The Straight Skinny on the ISG

Here's a good by Daniel Pipes in the Jerusalem Post that aptly sums up why the Iraqi Survey Group's recommendations isn't a solution that will make Iraq better or take the burden off President Bush. I think Pipes put it best when he noted the following:
OF COURSE, small minds assert that problems in Iraq are "inextricably linked" to the Arab-Israeli conflict - thereby repeating the precise mistake that lead co-chairman James A. Baker, III, made in 1991. He then led the effort to abandon the Persian Gulf and turn to the Palestinians, leaving Saddam Hussein in power for another dozen years and contributing directly to the present mess. In the new report, Baker and his colleagues call for a Palestinian state (#12) and even demand that a final settlement address the Palestinian "right of return" (#17) - code for dismantling the Jewish state. They peremptorily declare that "the Israelis should return the Golan Heights," in return for a US security guarantee (#16).

Besides the astonishing conceit of these Olympian declarations, one wonders how exactly the Iraqi civil war would be ended by pleasing Palestinians. Or why the unresolved Arab-Israeli conflict is any more relevant to Iraq than the unresolved Azerbaijani-Armenian conflict, which is closer to Iraq.

To make matters worse, Baker had the nerve to admonish the Bush administration not to treat the report's 79 recommendations "like a fruit salad," choosing one idea while rejecting another, but to accept it as a whole. Even in Washington, a town famous for arrogance, this statement made heads turn. That Baker and his co-chairman sat for a picture spread with famed photographer Annie Liebovitz for Men's Vogue, a fashion magazine, only confirms the vacuity of their effort, as does their hiring the giant public relations firm, Edelman.

In all, the Iraq Study Group Report offers a unique combination of bureaucratic caution, false bi-partisanship, trite analysis, and conventional bromides.
From what I've seen in the President's remarks since the release of the ISG's recommendations and the fact that other study groups are being conducted in the Pentagon, State and the National Security Council, I'm betting wiser heads will prevail and that the more than silly recommendations(Israeli/Palestinian negotiations, talking to Iran and Syria, putting Iran's nuke questing solely in the hands of the UN Security Council) will fall to the wayside for a solution that is more Iraqi centered rather than a "go nice with the neighbors" solution offered by the ISG.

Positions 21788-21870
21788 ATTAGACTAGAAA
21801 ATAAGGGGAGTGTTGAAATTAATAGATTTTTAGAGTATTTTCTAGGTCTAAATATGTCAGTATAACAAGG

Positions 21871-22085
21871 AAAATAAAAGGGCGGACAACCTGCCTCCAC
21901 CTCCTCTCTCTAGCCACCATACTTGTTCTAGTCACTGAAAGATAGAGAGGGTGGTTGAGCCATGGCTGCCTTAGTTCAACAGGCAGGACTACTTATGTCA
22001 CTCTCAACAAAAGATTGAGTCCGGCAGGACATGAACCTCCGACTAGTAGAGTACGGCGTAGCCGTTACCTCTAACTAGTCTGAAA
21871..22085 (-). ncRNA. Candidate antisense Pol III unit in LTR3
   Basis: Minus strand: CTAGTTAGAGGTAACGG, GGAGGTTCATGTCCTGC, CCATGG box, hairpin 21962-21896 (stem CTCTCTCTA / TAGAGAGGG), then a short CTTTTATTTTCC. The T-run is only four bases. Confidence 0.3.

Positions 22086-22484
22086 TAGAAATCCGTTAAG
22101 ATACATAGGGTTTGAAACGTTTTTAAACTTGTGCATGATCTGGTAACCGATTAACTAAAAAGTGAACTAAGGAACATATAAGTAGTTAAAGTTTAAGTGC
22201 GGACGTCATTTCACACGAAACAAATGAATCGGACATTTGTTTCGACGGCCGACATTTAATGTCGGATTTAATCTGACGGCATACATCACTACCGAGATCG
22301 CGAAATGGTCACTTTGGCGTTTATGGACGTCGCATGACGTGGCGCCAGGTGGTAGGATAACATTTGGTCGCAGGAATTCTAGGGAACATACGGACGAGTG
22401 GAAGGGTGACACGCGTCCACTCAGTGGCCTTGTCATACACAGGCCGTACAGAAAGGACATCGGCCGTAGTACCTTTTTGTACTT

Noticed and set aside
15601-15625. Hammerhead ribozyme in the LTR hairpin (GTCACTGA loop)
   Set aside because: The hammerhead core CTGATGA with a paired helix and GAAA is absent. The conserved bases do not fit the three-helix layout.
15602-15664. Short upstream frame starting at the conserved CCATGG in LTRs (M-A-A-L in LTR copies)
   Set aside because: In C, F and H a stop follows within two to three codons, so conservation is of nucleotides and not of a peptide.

*Check out Jay Ambrose's thoughts on the ISG in his most recent commentary in the Washington Examiner.

Currency Manipulation Not The Solution

For a good while now, I've been hearing and reading reams of reports from pundits, politicians and journalist about how the Chinese undervalue their currency thus keeping our currency weak and thus running up our trade deficit. To add insult to injury these individuals keep on jumping up and down about how the Chinese have got to "re-evaluate" their currency to make our dollar stronger and possibly reduce our trade deficit(People tend to forget that Americans have so much disposable income that they're able to buy so many goods from China and elsewhere.). N0w while these individuals might be lauded as "dollar patriots" by domestic manufactures, labor unions they are just pushing for the imposition of trade barriers of tariffs that might look good in the short-term but in reality will create greater problems for our economy in the long-run. Someone who seems to understand the cost of pushing through currency tariffs is Thomas Bray of the Detroit News. In his most recent column, Bray points out that while we can find folks to blame for the US economic woes (Japan, China or others) we cannot fall into the trap of economic protectionism to reduce our deficits or improve the value of the dollar but should focus more on growing the economy through the free market and other means that shy away from the "dollar populism" of Pat Buchanan, Chuck Schumer, Lindsey Graham, John Edwards and Lou Dobbs. I think Bray summed this up best when he noted the following:
It's déjà vu all over again. But as the Caldwell example shows, it's never enough. The Japanese yen has more than doubled in value against the dollar, yet Detroit's competitive problems remain severe, perhaps fatal. Bankruptcy has scythed through the automotive industry even as Toyota, Honda and others, to hedge against protectionism, have established strong beachheads inside the American market, mostly in right-to-work states.

And when governments start tinkering with currencies, or are even suspected of doing so, the market is quick to react. Think of the stock market crash of 1987, which followed a public spat between the U.S. Treasury and the German Bundesbank over currency issues. (At that point, the yen was about 150 to the dollar.) Only strong intervention by the new Fed chairman, Alan Greenspan, may have saved us from a new Depression. How good were the 1930s for manufacturing?